Purely income- or wealth-based definitions of the middle class are ambiguous and unstable. Identifying the median—that is, the family exactly in the middle of a ranking—of income or wealth at a point in time has the virtue of simplicity. Unfortunately, it tells us nothing about the characteristics of the median family or any other family at that moment or over time. It, therefore, can obscure underlying forces affecting individual families and groups.
The first major problem in defining the middle class with an income or wealth ranking is its ambiguity. A family may rank in the middle class in an income-based definition but not in a ranking by wealth. Does this family belong to the middle class? If a family ranked in the middle 50 percent on both income and wealth in 2013, but it did not in 2010 or some earlier year, it has moved to a different class under our definition, but do we believe the family has changed fundamentally? What if that family qualifies again on both definitions in a future year? If we define the middle class as families between the 25th and 75th percentiles, how different do we really think families are who appear at the 24th and 76th percentiles?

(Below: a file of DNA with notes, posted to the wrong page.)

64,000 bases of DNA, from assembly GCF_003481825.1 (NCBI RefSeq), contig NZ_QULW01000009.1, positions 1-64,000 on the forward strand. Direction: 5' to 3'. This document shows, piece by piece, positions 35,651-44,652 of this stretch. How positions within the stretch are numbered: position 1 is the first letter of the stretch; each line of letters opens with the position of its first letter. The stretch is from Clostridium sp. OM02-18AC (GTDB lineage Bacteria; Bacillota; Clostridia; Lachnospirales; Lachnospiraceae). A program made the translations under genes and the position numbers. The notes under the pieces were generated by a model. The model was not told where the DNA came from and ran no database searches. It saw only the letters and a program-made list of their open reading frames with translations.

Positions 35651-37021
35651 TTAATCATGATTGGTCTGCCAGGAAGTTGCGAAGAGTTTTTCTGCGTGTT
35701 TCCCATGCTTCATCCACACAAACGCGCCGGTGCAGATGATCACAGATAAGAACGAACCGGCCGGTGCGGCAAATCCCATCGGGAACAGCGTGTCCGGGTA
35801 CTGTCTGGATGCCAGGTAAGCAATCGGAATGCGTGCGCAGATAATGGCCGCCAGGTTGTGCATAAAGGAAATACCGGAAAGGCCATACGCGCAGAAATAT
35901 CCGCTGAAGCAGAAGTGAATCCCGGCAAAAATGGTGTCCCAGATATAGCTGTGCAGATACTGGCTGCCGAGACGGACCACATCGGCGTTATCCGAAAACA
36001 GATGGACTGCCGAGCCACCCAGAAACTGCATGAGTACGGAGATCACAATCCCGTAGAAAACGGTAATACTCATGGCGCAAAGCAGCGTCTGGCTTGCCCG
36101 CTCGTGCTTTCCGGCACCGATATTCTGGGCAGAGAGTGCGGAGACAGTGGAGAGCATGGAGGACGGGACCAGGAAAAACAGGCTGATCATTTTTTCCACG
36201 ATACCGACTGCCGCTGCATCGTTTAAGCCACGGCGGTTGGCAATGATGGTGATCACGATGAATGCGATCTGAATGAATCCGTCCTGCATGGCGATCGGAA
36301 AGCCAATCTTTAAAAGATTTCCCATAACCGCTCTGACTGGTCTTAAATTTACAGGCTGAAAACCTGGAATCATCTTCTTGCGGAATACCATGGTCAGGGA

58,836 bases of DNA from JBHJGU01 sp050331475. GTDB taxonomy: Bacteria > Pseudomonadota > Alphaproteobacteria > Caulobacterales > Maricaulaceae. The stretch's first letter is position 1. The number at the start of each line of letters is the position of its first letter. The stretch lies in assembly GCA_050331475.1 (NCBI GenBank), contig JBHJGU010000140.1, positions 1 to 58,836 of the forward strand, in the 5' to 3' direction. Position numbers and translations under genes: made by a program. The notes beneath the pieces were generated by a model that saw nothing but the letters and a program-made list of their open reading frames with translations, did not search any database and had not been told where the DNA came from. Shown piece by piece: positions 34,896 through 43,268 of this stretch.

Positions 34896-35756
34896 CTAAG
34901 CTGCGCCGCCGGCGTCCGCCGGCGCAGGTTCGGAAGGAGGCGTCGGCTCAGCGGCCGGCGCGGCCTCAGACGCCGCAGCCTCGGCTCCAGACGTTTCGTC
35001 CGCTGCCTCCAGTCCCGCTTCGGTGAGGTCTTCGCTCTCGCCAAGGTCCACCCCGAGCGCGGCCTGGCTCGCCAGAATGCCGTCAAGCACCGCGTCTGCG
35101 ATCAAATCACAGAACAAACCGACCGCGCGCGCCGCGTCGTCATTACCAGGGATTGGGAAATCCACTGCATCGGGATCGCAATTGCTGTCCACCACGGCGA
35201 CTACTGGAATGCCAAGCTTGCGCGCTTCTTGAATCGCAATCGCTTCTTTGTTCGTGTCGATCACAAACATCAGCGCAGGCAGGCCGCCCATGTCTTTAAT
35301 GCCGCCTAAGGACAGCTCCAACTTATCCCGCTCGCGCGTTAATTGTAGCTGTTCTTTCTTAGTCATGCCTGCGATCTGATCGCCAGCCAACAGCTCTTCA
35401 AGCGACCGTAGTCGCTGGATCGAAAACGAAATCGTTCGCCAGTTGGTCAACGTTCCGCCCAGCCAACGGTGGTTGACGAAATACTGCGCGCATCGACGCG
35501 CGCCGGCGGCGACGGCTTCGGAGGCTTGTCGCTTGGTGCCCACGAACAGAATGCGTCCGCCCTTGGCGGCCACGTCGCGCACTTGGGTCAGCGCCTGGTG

Another important shortcoming of a middle-class definition based on an income or wealth ranking is that it can produce misleading conclusions over time. For example, according to the SCF, the median inflation-adjusted net worth of an American family declined between 1989 and 2013, falling from $85,575 to $81,456. Yet the median wealth within each major racial or ethnic group in the U.S. increased between 1989 and 2013.2 An apparent contradiction between a declining overall median and rising medians in each individual group can appear because the point-in-time population medians do not control for shifting population characteristics. For example, an increase in the number of low-wealth families due to immigration will cause the population median to decrease even if no individual family's wealth has changed.
A demographically defined middle class. To avoid the ambiguity and temporal instability associated with an income- or wealth-based definition of the middle class, we focus on three persistent characteristics of every family head—his or her date of birth (hence, age at a given time), highest educational attainment, and race or ethnicity. We think of a middle-class family as one whose demographic characteristics suggest it is unlikely to be persistently rich or poor.